Roger Blandford British theoretical astrophysicist

Roger David Blandford, FRS, FRAS is a British theoretical astrophysicist, best known for his work on black holes.

The CLEAN algorithm is a computational algorithm to perform a deconvolution on images created in radio astronomy. It was published by Jan Högbom in 1974 and several variations have been proposed since then.

Laura Ferrarese Italian astrophysicist

Laura Ferrarese FRSC is a researcher in space science at the National Research Council of Canada. Her primary work has been performed using data from the Hubble Space Telescope and the Canada-France-Hawaii Telescope.

Greenland Telescope

The Greenland Telescope is a radio telescope that is currently installed and operating at the Thule Air Base in north-western Greenland. It will later be deployed at the Summit Station research camp, located at the highest point of the Greenland ice sheet at an altitude of 3,210 meters.

CHIRP (algorithm) Algorithm used for image processing

CHIRP is a Bayesian algorithm used to perform a deconvolution on images created in radio astronomy. The acronym was coined by lead author Katherine L. Bouman in 2016.

Jan Arvid Högbom is a Swedish radio astronomer and astrophysicist.

Sheperd "Shep" S. Doeleman is an American astrophysicist. His research focuses on super massive black holes with sufficient resolution to directly observe the event horizon. He is a senior research fellow at the Harvard–Smithsonian Center for Astrophysics and the Founding Director of the Event Horizon Telescope (EHT) project. He led the international team of researchers that produced the first directly observed image of a black hole.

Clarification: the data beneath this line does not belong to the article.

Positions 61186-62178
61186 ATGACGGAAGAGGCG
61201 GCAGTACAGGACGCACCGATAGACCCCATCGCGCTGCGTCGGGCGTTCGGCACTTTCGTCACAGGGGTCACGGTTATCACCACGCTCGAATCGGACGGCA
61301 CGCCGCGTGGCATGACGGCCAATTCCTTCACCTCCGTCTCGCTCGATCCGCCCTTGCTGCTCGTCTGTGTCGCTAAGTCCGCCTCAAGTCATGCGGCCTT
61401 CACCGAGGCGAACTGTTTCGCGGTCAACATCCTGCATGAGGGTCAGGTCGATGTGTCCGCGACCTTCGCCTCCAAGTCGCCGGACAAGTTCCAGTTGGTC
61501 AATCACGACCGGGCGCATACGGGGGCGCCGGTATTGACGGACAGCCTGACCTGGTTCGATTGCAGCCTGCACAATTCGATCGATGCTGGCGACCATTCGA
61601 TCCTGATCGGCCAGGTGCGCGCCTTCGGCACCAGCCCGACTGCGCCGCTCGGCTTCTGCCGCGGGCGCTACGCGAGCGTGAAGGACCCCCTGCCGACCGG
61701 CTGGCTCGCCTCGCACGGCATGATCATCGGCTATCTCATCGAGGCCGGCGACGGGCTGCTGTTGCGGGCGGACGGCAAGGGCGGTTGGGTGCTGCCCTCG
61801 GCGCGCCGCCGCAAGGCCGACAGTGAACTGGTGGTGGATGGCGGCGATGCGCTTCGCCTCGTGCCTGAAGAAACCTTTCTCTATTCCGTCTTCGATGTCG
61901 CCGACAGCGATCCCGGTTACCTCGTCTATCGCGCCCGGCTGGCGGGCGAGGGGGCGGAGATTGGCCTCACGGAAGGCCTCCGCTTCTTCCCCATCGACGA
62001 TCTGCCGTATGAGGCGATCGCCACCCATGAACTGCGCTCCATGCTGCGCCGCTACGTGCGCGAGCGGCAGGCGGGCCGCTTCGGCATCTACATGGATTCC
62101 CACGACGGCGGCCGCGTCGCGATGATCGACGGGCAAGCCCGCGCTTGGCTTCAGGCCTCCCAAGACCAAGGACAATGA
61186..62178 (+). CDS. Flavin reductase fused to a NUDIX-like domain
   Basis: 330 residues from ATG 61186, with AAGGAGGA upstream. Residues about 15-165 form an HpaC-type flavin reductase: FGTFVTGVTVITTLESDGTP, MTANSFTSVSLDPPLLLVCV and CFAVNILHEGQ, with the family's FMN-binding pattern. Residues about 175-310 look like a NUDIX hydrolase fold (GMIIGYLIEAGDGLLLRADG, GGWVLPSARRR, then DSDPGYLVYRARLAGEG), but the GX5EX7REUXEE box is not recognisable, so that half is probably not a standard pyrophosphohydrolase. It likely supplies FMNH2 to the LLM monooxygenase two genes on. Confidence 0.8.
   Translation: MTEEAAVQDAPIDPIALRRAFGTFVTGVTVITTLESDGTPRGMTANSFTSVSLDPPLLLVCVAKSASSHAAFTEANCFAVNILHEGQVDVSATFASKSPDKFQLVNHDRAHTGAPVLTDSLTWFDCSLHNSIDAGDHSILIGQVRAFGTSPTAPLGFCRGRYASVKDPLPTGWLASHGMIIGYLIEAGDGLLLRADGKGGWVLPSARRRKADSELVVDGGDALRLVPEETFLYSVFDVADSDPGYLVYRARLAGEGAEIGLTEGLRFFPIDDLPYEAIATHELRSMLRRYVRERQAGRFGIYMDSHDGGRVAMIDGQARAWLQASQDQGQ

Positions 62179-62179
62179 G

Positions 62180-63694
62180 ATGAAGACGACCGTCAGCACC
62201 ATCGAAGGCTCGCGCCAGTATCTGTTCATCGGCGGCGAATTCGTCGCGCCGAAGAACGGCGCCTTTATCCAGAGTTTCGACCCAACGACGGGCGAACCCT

Anton Zensus German radio astronomer (born 1958)

Johann Anton Zensus is a German radio astronomer. He is director at the Max Planck Institute for Radio Astronomy (MPIfR) and honorary professor at the University of Cologne. He is chairman of the collaboration board of the Event Horizon Telescope (EHT). The collaboration announced the first image of a black hole in April 2019.

Ramesh Narayan (astrophysicist)

Ramesh Narayan is an Indian-American theoretical astrophysicist, currently the Thomas Dudley Cabot Professor of the Natural Sciences in the Department of Astronomy at Harvard University. Full member of the National Academy of Sciences, Ramesh Narayan is widely known for his contributions on the theory of black hole accretion processes. Recently he is involved in the Event Horizon Telescope project, which led in 2019 to the first image of the event horizon of a black hole.

James Michael Moran American astronomer

James Moran is an American radio astronomer living in Massachusetts, USA. He was a professor of Astronomy at Harvard University from 1989 through 2016, a senior radio astronomer at the Smithsonian Astrophysical Observatory from 1981 through 2020 and the director of the Submillimeter Array during its construction and early operational phases from 1995 through 2005. In 1998 he was elected to the National Academy of Sciences, in 2010 to the American Academy of Arts and Sciences, and in 2020 to the American Philosophical Society. He is currently the Donald H. Menzel Professor of Astrophysics, Emeritus, at Harvard University.